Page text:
Adult cats, precollicularly decerebrated and immobilized with Flaxedil® (2 mg/kg, i.v.), were used in the study. Recordings of laminae IV and V cell activity elicited by natural stimulation to the left hind limb or electrical stimulation to the left sural nerve exposed in the popliteal fossa was made at the level of L.6 and L7. Brain stimulation consisting of 100 msec trains of rectangular pulses (0.1 msec, 100 Hz, 3/sec for 1 min, 5–10 V intensity) was delivered to substantia nigra, periaqueductal gray and raphe nucleus in the midbrain via concentric bipolar electrodes. Noxious peri pheral input evoked activity ranging from a few spikes to long duration repetitive discharges. Stimulating the three brain sites individually resulted in inhibitory, facilitatory or no effect on the firing pattern of laminae IV and V cells. Cells responded to nonnoxious activation, however, were without change following central stimulation. The inhibitory effect on the dorsal horn cells was abolished by injecting bulbocapnine (20 mg/kg, i.v.) or tetrabenazine (40 mg/kg, i.V.), suggesting a role of dopaminergic control of the midbrain on laminae IV and V cells. This was further substantiated by the finding that administration of L-dopa (20 mg/kg, i.v.) or apomorphine (20 mg/kg, i.v.) reversed the previous drugs effect and reestablished the brain stem inhibition on the spinal transmission of noxious impulses.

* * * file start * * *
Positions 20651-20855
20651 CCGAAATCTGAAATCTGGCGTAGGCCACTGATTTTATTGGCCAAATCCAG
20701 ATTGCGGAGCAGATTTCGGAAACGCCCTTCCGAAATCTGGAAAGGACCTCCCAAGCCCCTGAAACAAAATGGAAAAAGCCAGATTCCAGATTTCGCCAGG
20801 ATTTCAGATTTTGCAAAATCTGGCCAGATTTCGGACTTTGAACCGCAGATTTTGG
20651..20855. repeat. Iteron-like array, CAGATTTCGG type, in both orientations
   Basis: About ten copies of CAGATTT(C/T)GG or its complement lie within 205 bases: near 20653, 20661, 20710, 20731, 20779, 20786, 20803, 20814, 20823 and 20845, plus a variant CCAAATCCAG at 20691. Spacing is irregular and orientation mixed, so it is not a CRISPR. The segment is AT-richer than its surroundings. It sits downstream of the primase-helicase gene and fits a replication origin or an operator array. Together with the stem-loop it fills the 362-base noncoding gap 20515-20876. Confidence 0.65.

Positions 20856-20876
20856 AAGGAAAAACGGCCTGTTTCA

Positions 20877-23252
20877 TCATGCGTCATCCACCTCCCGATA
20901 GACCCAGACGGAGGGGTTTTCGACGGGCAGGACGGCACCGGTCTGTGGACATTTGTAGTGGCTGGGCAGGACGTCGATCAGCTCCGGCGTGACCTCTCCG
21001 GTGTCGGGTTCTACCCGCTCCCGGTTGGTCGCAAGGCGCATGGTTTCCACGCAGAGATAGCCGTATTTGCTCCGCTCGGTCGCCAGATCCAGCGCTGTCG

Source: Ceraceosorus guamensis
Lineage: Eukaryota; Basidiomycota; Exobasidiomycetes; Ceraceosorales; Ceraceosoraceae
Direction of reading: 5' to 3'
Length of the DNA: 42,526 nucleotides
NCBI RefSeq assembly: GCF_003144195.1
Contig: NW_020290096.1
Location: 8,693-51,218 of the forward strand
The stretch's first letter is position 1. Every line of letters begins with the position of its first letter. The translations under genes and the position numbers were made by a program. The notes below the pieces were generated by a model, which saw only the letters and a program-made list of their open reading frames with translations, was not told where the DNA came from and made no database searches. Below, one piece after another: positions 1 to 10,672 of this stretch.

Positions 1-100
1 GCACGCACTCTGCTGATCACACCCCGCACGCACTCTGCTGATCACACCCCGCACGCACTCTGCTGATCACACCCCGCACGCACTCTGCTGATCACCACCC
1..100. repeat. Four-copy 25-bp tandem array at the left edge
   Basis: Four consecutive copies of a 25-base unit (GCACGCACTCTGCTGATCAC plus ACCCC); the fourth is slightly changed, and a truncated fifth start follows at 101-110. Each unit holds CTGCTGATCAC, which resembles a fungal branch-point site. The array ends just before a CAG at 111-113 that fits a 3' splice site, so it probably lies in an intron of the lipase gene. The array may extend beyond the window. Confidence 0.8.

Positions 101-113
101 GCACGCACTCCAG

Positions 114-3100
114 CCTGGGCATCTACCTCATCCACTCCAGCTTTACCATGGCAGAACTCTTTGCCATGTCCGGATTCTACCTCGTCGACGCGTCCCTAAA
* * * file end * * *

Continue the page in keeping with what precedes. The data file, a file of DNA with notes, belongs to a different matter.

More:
Substantia Nigra Brain Stimulation Sural Nerve Versus Cell Dopaminergic Neurotransmission
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